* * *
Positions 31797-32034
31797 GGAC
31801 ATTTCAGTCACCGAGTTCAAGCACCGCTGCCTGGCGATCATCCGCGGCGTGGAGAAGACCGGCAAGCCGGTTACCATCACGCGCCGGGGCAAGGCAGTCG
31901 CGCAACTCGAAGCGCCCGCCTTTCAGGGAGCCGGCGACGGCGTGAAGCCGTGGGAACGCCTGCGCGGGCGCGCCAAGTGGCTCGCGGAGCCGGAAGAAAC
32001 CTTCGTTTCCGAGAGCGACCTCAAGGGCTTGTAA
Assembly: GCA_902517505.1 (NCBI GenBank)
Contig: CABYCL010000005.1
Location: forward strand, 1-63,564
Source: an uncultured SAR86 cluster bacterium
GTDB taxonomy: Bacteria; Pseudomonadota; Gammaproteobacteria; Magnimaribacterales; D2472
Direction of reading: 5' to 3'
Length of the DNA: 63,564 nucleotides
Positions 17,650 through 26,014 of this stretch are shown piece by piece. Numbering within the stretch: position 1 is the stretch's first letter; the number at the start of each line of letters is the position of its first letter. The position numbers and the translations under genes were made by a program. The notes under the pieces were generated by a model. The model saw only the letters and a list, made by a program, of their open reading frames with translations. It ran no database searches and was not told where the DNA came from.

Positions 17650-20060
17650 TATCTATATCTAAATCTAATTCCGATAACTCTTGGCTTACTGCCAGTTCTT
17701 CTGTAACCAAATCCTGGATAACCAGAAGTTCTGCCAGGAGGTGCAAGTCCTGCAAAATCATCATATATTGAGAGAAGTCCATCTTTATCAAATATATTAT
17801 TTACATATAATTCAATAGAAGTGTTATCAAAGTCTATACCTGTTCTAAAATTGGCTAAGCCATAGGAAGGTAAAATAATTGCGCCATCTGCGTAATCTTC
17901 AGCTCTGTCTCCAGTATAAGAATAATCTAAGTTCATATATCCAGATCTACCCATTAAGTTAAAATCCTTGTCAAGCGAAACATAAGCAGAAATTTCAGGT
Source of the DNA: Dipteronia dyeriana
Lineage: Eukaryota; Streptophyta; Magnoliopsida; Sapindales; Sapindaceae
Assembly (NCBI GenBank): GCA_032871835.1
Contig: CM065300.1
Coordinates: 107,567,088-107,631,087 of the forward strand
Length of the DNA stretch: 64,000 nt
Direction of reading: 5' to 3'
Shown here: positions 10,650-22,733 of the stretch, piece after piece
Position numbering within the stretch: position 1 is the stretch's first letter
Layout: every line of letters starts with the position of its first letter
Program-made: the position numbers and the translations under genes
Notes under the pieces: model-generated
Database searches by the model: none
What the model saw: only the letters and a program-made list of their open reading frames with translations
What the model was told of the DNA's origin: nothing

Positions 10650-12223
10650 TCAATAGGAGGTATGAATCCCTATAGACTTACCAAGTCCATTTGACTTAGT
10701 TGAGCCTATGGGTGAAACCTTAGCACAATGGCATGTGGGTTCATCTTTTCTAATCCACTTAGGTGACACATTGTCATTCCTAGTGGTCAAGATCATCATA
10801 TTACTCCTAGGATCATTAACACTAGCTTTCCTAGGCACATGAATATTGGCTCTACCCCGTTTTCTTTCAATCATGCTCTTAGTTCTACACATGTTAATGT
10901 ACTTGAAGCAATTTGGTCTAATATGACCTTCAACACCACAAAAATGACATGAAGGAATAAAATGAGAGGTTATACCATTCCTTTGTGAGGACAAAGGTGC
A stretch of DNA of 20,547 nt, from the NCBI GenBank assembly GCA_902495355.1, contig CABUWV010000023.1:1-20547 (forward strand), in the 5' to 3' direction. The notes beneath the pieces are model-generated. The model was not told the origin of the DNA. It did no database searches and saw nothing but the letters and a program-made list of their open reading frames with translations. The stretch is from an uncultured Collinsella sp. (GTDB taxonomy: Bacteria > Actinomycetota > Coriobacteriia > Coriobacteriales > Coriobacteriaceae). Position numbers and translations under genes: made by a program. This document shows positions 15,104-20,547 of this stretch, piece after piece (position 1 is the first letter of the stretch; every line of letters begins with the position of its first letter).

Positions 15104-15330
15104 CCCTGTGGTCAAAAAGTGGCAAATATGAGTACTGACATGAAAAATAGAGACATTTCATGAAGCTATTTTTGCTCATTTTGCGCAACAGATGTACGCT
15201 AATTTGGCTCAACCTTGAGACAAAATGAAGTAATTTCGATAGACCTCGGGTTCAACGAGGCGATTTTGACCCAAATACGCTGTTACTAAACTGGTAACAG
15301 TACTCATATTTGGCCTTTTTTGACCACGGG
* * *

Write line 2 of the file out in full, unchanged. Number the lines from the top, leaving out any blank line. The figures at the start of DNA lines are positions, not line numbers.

31797 GGAC